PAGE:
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Stroke Health Center

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Surviving Stroke: A Personal Story

Brain Scientist Jill Bolte Taylor on Her Stroke, Recovery, and the Warning Signs Everyone Needs to Know

Stroke Recovery: What Helped, What Didn't

Taylor's stroke recovery included relearning to read, to walk on snow, and to do laundry -- all with her mother's help. And she had to start from square one.

Taylor recalls her mother asking her, what's one plus one. "I paused for a moment, explored the contents of my mind, and responded, 'What's a one?'"

All that relearning took a lot of energy, and Taylor found herself needing 11 hours of sleep.

"The only way I got any rejuvenation was to go to sleep," Taylor says. "When I go to sleep, I shut down all new stimulation coming into my brain. My brain has time to make some sense of the stimulation it's already received; it calms itself down, it organizes, it files information. ... I needed people to let me sleep until I could wake."

And during her waking hours, Taylor needed people around her who believed in her ability to recover, no matter how long it took.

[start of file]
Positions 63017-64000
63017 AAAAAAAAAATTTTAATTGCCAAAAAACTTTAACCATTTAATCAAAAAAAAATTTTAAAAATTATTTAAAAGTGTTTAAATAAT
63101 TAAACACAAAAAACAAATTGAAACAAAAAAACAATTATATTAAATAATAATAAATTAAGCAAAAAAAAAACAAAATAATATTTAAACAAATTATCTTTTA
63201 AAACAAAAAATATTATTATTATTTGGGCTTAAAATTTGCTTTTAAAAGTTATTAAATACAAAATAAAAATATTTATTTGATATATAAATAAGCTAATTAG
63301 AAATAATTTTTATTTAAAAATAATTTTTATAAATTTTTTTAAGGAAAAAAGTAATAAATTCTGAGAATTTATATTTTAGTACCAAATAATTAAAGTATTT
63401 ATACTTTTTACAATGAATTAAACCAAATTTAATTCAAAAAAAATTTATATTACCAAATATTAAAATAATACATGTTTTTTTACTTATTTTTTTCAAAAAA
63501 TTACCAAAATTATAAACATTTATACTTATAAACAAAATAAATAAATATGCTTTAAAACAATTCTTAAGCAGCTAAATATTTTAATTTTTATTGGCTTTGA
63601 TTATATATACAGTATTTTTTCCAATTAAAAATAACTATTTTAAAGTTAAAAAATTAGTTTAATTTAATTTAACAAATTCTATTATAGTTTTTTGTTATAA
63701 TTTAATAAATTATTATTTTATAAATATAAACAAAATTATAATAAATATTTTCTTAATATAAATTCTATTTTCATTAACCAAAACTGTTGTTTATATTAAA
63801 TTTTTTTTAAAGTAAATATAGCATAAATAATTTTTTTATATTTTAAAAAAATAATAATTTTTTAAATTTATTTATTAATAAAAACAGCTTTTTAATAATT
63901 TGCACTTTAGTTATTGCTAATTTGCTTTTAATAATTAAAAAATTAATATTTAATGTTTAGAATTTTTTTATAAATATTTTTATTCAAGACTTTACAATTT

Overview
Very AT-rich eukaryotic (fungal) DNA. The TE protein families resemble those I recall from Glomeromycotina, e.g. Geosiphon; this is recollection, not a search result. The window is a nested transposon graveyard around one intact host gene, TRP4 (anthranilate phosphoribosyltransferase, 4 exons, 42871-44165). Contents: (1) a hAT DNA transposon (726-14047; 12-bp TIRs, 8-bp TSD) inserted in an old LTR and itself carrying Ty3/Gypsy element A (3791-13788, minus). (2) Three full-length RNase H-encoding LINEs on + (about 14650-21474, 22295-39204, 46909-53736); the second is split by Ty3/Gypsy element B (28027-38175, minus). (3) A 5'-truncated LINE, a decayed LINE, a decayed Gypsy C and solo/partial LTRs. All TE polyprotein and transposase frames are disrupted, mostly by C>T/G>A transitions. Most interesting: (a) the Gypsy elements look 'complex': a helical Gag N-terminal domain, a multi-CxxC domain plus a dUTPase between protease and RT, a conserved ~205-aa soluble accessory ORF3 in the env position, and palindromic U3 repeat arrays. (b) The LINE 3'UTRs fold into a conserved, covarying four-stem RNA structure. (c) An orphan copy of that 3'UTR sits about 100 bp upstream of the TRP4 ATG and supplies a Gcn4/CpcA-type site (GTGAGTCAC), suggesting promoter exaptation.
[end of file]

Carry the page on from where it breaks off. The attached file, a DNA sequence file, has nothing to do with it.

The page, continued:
Before she had her language skills back, Taylor relied on nonverbal cues her doctors and visitors displayed -- their facial expressions, their body language, whether they were in a hurry or in a bad mood.

It took effort, energy, and time for her to try to listen and communicate. And she would try to gauge who was worth it, or, as she puts it, who "showed up" and slowed down and cared.

"If you do show up for me, then maybe I'm willing to show up for you. But if you don't show up for me, I'm certainly not going to show up for you, and I'm going to disconnect. And the more time I choose to disconnect, the more disconnected I am from even trying," Taylor says.

Recovered, but Changed

Taylor now says she considers herself "110% functional" but different than before her stroke.

"In every way, I have recovered, but I have not returned to being the same person I was before," she says.

What's changed? Her priorities.

Before the stroke, "I was much more 'me' oriented, much more career oriented," Taylor says. "And now, I'm not like that. Now, I'm much more about 'we.' How do I use the time that I have here to use my gifts to make a positive contribution to how we live our lives and for the health and well-being for other people who are in the place that I have been?"

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